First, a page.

"What I find disconcerting is this whole wave of new Christian thinking that says that joy is to be found in the same place that culture and spirituality tells us. Get rich. Get healthy. Be happy. That's the equation. Health and wealth. Prosperity. Now, in this, what we are saying is that, as Christians, we have nothing to offer that is any different from non-Christians or people in other religions," he adds.

In a 2011 feature on Pastor Osteen, USA Today religion, spirituality and ethics reporter Cathy Lynn Grossman noted how the minister's message of empowerment and success "makes his critics livid," specifically citing Southern Baptist Theological Seminary president the Rev. R. Albert Mohler, Jr., and Pastor Driscoll. Grossman apparently also references Driscoll's 2007 sermon, writing that the Reformed evangelical Christian minister says "Osteen reduces the pursuit of God to 'lollipops and skipping while singing hymns.'"

When asked for reaction to Mohler's and Driscoll's critiques, Osteen looked "genuinely mystified," wrote the reporter.

"I don't know who those people are," Osteen told Grossman.

In his interview with The Gospel Coalition last week, Driscoll expressed the belief that Christian preachers should not focus too much on either joy or suffering, a topic he feels features prominently among Reformed or New Calvinists ministers.

The Reformed Christian tradition, inspired by the teachings of 16th century French theologian John Calvin, among others, focuses on, among other things, God's sovereignty and holiness and sinful man's need for salvation, which is initiated by God and wholly dependent upon His grace.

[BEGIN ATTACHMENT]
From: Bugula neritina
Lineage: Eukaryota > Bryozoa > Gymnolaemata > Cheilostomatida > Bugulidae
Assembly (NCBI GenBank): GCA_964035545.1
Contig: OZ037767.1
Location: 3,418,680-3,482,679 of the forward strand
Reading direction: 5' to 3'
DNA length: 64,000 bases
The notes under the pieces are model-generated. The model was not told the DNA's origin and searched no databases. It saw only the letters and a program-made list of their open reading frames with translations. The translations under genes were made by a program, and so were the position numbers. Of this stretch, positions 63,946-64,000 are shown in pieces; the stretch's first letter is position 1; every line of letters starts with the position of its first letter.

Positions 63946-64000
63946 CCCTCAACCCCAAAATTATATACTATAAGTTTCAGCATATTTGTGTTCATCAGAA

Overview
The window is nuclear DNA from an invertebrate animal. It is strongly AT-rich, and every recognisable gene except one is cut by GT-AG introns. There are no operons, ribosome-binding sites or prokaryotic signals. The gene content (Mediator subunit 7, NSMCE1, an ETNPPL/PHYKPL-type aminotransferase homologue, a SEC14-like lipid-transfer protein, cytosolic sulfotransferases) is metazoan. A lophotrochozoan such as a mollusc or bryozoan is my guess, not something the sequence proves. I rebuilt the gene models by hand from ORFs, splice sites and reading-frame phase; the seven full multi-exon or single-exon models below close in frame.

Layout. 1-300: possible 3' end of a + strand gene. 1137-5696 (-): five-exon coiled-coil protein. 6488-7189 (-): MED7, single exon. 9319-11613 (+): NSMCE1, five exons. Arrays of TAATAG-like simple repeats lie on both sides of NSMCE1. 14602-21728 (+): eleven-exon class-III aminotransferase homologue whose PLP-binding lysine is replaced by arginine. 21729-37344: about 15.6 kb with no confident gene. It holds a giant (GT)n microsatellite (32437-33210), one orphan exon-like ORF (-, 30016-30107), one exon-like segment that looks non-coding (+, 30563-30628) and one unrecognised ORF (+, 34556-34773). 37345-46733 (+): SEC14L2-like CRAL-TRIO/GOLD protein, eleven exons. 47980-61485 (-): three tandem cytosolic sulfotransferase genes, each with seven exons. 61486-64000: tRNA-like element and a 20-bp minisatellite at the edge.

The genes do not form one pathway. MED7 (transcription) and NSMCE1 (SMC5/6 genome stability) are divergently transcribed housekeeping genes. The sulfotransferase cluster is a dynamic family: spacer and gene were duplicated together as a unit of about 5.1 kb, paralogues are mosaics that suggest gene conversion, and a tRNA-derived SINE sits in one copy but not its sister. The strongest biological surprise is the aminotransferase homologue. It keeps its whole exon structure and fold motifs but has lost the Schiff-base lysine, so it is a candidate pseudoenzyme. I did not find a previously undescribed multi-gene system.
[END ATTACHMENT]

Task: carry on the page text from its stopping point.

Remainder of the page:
"A few guys in our tribe could learn to talk about something other than painful, arduous suffering once and a while — if nothing else than for the sake of variety," Driscoll told TGC. "Our identity is not in our joy, and our identity is not in our suffering. Our identity is in Christ, whether we have joy or are suffering."

The Mars Hill Church teaching pastor spoke with TGC to promote his new book, Who Do You Think You Are?: Finding Your True Identity in Christ, published in January by Thomas Nelson. Driscoll previously served on the Council of The Gospel Coalition up until last year.

"In any case, the big idea in my book (which never mentions Pastor Joel) is that God loves us, he is aware of our life, and he appreciates our grace-centered efforts to serve and obey him," Driscoll explained. "When we grasp this, we're free to stop seeking appreciation and adulation from others and to work from purer motives without being discouraged or devastated when we're unappreciated by people. This contributes to our ability to be saints who persevere."

Mars Hill Church was founded in 1996 in Seattle by Pastor Driscoll, and welcomes about 15,000 people to weekly services at fourteen locations in four states.